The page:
A U.S. District Court jury awarded $137,500 yesterday to the family of a 52-year-old Southeast Washington gardener who contended in a lawsuit brought before his death that he developed a lung disease as a result of exposure to the controversial herbicide paraquat.

The man, Richard L. Ferebee, who tended experimental grapevines at the Beltsville Agricultural Research Center and used a paraquat solution as a weed killer, lapsed into a coma and died in March 1982, one month before his case first went to trial.

The verdict appears to be the first time that there has been a determination in court that exposure to paraquat has caused disease or death, according to Gerald Doppelt, general counsel for the Chevron Chemical Co. of San Francisco, which was the exclusive distributor of paraquat at the time Ferebee used it.

"We're disappointed, obviously. Our side of the story was that paraquat could not have caused the illness that Mr. Ferebee died from," Doppelt said.

Paraquat, a commonly used weed killer, has been the focus of heated debate over its use in the eradication of marijuana plants. In 1978 the federal government, concerned about possible lung damage to marijuana users, banned the use of the herbicide on the plants, but this year approved the use after the Drug Enforcement Administration argued that it does not cause harm to marijuana users. It has since been used on marijuana crops in Florida and Georgia.

Ferebee's attorneys, Robert C. Liotta and Nathan I. Finkelstein, contended during the trial that Ferebee had absorbed the paraquat through his skin, particularly through his hands, when he used his hands as a shield to protect healthy vines from the solution he sprayed on the weeds.

According to evidence in the case, Ferebee worked with the paraquat solution from June 1977 through the summer of 1979. According to Liotta, Ferebee said in videotaped testimony made before his death that during the five-month growing season, he used the spray six or seven times a month.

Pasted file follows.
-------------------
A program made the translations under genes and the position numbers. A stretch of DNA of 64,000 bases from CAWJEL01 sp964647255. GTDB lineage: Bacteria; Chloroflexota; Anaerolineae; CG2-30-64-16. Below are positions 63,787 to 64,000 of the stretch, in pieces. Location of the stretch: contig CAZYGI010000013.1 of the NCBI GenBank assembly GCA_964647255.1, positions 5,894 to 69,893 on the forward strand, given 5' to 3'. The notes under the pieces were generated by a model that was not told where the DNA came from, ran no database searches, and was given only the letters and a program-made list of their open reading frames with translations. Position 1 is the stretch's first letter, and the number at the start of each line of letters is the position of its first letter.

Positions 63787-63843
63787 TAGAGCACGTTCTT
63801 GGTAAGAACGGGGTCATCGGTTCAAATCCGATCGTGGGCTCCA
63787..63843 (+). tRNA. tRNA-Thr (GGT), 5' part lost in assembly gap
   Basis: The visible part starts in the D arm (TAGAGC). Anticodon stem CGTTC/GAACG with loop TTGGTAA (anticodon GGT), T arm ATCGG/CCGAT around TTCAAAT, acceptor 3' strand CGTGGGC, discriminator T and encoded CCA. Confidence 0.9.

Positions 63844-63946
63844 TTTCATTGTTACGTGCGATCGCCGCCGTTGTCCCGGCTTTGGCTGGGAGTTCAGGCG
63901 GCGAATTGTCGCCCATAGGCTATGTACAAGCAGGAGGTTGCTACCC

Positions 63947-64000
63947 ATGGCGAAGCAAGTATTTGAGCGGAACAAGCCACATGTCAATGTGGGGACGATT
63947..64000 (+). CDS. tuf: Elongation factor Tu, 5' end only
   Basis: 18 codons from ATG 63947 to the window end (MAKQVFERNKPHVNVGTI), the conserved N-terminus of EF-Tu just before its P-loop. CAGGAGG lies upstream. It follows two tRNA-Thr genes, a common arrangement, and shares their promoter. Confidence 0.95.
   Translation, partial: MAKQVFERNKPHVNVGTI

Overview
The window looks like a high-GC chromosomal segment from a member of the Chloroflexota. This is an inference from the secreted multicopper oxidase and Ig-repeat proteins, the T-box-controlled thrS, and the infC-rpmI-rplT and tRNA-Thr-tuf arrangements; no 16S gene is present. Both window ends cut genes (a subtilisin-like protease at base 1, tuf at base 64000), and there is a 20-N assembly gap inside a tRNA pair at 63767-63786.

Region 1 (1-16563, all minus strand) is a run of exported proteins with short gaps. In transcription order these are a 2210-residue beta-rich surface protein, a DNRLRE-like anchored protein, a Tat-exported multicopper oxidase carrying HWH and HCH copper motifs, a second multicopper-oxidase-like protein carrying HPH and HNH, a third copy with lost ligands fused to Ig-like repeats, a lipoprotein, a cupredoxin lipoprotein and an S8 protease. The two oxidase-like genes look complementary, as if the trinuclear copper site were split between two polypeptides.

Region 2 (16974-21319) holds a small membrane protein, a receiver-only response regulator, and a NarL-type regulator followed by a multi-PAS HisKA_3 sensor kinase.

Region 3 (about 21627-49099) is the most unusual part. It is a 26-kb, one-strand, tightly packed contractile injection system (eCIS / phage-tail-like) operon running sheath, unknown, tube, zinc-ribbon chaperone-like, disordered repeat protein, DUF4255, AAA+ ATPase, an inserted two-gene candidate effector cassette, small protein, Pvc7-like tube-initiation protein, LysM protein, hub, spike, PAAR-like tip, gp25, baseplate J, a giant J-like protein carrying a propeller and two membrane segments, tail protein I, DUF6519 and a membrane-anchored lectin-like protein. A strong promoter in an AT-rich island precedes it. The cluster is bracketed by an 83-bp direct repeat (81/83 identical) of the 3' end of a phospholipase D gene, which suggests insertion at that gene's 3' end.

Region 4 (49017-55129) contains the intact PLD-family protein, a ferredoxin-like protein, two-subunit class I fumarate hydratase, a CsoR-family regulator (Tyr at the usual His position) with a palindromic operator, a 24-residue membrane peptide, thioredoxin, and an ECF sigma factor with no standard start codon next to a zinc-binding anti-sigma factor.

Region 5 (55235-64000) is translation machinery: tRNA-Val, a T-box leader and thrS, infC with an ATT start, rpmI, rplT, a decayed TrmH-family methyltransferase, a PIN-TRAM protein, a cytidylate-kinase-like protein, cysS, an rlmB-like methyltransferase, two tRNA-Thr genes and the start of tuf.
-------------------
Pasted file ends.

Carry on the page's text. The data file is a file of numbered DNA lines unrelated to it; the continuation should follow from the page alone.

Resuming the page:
Liotta said there was evidence that on one occasion Ferebee's entire torso was exposed to the herbicide when he was standing behind a tractor using a hose attached to a tankful of a paraquat solution, and on another occasion when the hose on a hand-held paraquat sprayer broke, soaking his pants legs and shoes with the herbicide.

Chevron argued that Ferebee did not wear protective clothing when using the herbicide, as directed on the label.

The paraquat involved in the Ferebee case, known as "Ortho Paraquat CL," is sold as a concentrate in gallon jugs. According to Liotta, the spray solution mixed by Ferebee contained 0.5 percent paraquat, the standard agricultural level and substanially above the paraquat level found in weed killers available to consumers. "There is nothing on the general market that is remotely close to it," said Doppelt, who added that paraquat concentrate is only available for professional use.

Liotta said that since 1978 the federal government has prohibited the sale of paraquat concentrate to anyone other than certified professional users.

According to Liotta and Finkelstein, Ferebee began experiencing shortness of breath and coughing in 1977, and by 1979 always felt congested, as if he had a constant cold. Ferebee retired on disability in 1979 from the research center, where he had worked since 1966, the attorneys said.

Later, his treating physician and an expert from the National Institutes of Health, both of whom testified at the trial before Judge Louis F. Oberdorfer, diagnosed Ferebee's illness as pulmonary fibrosis, a disease that causes scarring of the lungs' air sacs, Liotta said. He said that the doctors concluded that Ferebee's illness was caused by exposure to paraquat.

The first trial in the Ferebee case ended in a mistrial after the jury said it was deadlocked 11 to 1 in Ferebee's favor, attorneys said.

The verdict by the second jury yesterday was reached after a 10-day retrial and about five hours of deliberation.

Of the damages awarded by the jury yesterday, $77,500 will go to Ferebee's three minor children, who are 14, 15, and 18 years old, for the loss of their father's financial support and companionship. The remaining $60,000 will be paid to Ferebee's estate to cover medical and hospital bills and the cost of his funeral, with any money left over to be shared by his heirs.

In September, a Florida gardener who had accidentally inhaled and swallowed paraquat and destroyed his lungs, underwent a rare lung transplant. He remained in critical condition yesterday.